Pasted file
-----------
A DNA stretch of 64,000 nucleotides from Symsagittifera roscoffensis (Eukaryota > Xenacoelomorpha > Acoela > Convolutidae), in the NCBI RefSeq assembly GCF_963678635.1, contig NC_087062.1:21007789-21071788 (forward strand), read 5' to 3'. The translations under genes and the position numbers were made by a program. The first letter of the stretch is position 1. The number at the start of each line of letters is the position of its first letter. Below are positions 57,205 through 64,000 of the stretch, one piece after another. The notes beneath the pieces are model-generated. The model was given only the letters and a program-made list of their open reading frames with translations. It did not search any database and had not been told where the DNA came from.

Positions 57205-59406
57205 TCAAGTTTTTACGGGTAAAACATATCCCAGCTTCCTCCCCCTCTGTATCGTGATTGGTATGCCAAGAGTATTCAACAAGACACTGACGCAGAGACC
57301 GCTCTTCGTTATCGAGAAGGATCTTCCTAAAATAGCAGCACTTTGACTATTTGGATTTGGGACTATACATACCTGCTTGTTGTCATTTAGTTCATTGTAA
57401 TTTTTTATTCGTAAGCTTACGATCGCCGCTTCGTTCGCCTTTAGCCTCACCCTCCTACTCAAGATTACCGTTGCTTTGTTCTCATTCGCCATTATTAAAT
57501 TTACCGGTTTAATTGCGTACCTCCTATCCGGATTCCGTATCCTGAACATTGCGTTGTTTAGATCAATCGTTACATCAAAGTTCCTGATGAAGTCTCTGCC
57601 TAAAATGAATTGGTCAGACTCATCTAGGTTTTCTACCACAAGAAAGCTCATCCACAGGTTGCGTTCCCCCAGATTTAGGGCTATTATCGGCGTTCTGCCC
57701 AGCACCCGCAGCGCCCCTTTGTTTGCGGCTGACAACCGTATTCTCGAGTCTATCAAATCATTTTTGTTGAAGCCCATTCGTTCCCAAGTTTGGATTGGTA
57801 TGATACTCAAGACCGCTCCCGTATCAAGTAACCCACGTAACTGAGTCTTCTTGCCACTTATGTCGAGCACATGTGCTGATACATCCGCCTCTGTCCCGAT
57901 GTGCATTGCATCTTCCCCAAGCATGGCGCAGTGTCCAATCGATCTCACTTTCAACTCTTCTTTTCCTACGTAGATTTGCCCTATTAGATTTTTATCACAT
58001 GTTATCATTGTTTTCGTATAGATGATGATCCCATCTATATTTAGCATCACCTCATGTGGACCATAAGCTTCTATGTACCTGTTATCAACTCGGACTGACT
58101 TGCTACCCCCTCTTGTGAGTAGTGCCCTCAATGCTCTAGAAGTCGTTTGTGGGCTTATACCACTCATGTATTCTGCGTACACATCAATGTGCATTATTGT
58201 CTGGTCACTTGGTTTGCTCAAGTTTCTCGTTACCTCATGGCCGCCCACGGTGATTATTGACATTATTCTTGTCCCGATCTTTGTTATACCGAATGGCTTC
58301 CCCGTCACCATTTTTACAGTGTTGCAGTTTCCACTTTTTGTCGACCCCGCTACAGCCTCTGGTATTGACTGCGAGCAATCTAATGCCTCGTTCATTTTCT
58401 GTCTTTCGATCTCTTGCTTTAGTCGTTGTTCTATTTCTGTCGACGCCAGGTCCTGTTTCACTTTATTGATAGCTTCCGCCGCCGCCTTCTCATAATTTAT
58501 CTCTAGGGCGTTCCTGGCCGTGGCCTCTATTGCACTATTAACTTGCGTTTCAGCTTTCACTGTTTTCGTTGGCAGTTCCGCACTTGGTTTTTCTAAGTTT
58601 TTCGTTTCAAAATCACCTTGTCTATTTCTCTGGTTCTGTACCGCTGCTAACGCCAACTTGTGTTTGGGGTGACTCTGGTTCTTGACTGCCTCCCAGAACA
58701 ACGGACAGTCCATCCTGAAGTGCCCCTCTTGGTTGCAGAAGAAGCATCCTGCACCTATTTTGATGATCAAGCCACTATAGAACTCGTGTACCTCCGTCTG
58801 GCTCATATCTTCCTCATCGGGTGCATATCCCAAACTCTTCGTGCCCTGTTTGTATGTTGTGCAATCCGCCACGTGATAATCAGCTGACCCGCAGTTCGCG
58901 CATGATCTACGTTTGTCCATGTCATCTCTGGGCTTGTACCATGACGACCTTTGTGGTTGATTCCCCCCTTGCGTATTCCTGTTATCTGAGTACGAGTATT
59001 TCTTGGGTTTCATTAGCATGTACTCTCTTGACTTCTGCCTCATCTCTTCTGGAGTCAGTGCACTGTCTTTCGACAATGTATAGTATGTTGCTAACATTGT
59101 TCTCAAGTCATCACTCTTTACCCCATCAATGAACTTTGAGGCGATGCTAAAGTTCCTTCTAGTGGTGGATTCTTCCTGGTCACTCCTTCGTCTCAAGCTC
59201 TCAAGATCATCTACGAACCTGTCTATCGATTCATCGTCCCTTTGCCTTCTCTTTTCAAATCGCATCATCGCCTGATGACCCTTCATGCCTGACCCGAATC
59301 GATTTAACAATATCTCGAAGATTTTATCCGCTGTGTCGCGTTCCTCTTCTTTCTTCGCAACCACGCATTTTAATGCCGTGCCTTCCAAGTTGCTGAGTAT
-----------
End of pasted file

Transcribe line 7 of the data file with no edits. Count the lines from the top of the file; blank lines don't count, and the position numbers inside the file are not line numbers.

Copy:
57601 TAAAATGAATTGGTCAGACTCATCTAGGTTTTCTACCACAAGAAAGCTCATCCACAGGTTGCGTTCCCCCAGATTTAGGGCTATTATCGGCGTTCTGCCC